Pop-up exhibition at the 7th International Conference on the Image

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These are samples of the images I’m hoping to exhibit at this conference in Liverpool (September 1st & 2nd 2016)

As the research and practice are ongoing they may be updated or replaced, but the principle of representing architecture as temporal, dynamic, multi-layered spaces is common to all images. The various techniques employed are inspired by cinema (e.g. Tati’s Playtime & Mon Oncle), subtraction of information, sequences of motion (e.g. every plane in 25 minutes over Stockport), architectural drawings (elevation, section and plan) and time of day/seasonal fixity. More case studies will follow e.g. drawing from collage techniques.

Photography Matters Conference: notes to my presentation

Art through science: a methodology

References for conference presentation in Doncaster – 21st May 2016

Images referenced:

Hockney, David, ‘Pearl Blossom Highway’, 1986 and ‘Pembroke studio interior’,1984. Print collages

BJP April 2016 (Weird Science issue)

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Photography Matters

I’m presenting at the conference Photography Matters in Doncaster tomorrow. A summary of references I use in my paper will be uploaded to this blog.

The current bibliography is here



Photography Matters

Beyond Vision

Beyond Vision was the title of a one day symposium at the Science Museum, London on 12th of September 2015.Beyond Vision_Revelations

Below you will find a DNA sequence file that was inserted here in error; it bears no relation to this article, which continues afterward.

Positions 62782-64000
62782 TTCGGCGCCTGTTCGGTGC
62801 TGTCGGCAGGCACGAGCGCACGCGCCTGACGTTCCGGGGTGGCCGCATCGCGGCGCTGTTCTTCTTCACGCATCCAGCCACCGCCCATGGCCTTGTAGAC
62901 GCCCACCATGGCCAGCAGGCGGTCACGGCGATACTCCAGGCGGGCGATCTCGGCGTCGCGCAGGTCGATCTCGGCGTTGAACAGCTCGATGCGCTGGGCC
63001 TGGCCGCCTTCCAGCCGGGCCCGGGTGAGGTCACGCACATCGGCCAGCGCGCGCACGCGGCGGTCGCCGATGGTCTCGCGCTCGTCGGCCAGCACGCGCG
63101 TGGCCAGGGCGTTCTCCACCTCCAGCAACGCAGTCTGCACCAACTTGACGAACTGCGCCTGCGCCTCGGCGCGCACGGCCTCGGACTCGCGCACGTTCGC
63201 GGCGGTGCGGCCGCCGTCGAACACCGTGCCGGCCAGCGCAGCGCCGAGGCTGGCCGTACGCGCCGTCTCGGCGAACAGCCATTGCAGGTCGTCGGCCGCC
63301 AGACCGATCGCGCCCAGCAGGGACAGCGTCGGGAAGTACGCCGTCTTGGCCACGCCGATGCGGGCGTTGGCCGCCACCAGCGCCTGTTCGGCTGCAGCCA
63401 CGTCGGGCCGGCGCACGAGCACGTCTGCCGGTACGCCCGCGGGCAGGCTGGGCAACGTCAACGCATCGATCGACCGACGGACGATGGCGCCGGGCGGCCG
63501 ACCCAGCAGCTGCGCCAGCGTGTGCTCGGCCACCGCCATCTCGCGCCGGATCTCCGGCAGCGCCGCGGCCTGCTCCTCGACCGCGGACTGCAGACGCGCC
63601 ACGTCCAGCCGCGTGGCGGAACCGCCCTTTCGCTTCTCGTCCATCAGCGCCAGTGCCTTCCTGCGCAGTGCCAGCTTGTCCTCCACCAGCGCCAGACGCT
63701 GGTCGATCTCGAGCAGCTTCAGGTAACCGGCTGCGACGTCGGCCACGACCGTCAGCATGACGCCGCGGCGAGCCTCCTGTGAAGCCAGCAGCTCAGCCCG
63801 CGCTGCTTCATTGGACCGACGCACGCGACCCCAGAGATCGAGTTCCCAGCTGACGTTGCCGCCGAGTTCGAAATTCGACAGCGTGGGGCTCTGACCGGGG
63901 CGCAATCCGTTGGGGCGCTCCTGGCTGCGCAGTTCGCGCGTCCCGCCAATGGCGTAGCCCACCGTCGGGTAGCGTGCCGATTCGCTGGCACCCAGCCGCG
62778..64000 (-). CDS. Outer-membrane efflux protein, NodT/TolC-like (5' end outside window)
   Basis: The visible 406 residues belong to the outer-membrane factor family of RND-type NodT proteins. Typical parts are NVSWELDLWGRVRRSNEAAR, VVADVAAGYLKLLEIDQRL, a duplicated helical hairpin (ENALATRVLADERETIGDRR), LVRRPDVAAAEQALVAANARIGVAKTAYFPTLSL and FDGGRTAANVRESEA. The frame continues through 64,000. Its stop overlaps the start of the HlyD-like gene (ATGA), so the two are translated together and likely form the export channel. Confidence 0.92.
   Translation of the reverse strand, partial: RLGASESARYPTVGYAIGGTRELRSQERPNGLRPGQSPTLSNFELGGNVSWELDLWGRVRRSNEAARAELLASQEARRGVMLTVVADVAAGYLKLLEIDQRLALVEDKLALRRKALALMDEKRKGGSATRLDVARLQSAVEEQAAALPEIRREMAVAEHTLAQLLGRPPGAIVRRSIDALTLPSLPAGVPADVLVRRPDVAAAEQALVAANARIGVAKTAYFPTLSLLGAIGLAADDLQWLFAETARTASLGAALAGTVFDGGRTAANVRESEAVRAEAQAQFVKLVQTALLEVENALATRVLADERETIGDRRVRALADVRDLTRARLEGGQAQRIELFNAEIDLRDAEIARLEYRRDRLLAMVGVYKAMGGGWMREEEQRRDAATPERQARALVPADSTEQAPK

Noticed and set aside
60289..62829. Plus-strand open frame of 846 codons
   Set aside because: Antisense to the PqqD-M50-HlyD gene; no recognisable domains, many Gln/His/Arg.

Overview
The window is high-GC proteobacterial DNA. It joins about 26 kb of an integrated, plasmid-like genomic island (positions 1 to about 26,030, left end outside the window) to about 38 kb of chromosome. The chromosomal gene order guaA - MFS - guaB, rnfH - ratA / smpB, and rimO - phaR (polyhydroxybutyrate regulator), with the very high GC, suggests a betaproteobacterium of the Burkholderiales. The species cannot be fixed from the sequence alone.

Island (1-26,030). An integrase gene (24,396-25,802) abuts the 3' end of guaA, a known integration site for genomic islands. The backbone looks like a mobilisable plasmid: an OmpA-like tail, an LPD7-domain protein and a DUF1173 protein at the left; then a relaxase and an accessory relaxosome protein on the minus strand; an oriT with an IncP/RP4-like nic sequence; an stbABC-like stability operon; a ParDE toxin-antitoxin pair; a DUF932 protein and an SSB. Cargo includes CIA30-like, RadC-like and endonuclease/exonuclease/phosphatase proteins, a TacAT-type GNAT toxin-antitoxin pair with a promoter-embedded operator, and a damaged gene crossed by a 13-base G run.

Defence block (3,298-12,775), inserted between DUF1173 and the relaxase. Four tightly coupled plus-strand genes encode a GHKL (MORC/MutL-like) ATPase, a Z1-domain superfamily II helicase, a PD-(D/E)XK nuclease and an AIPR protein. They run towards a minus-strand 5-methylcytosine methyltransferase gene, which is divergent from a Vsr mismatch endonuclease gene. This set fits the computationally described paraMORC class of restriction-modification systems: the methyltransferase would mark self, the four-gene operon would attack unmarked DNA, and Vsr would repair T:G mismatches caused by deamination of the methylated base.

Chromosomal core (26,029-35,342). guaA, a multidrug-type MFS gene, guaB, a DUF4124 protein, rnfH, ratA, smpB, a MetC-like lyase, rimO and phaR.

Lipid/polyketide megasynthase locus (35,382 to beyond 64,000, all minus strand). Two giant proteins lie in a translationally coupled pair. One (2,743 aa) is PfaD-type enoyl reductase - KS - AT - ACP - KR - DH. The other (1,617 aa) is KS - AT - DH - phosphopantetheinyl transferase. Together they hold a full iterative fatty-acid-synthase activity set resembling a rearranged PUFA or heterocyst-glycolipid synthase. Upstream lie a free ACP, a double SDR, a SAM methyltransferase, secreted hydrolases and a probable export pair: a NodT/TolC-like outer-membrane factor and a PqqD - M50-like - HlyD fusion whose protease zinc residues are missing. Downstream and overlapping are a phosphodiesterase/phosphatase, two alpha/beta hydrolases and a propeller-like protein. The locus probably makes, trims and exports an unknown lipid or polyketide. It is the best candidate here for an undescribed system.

The symposium accompanied the exhibition Revelations: Experiments in Photography


On Saturday 21st of November I’ll be leading a study visit to the same exhibition at the National Media Museum in Bradford, for students of The Open College of the Arts (http://www.oca.ac.uk) http://www.nationalmediamuseum.org.uk/planavisit/exhibitions/revelations-experiments-in-photography/about

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From the accompanying exhibition the quote “As photography’s place within scientific investigation developed, it helped lend form to phenomena that had previously been invisible to the naked eye.” Hence the title ‘Revelations’. Robert Enoch, a fellow tutor at the OCA, commented, ‘…and what the “optical unconscious” divulges, is the technological and visual specificity of photo-graphics. I mean, what photography does that is specific to the medium. In this sense, the exhibition is an education in creative possibilities.’

The exhibition makes you question what a photograph tells us – evidence, reality, construction, automatic machine-made record? The influence of the early photographs on art is only becoming more fully appreciated now, so this exhibition has implications for all arts disciplines.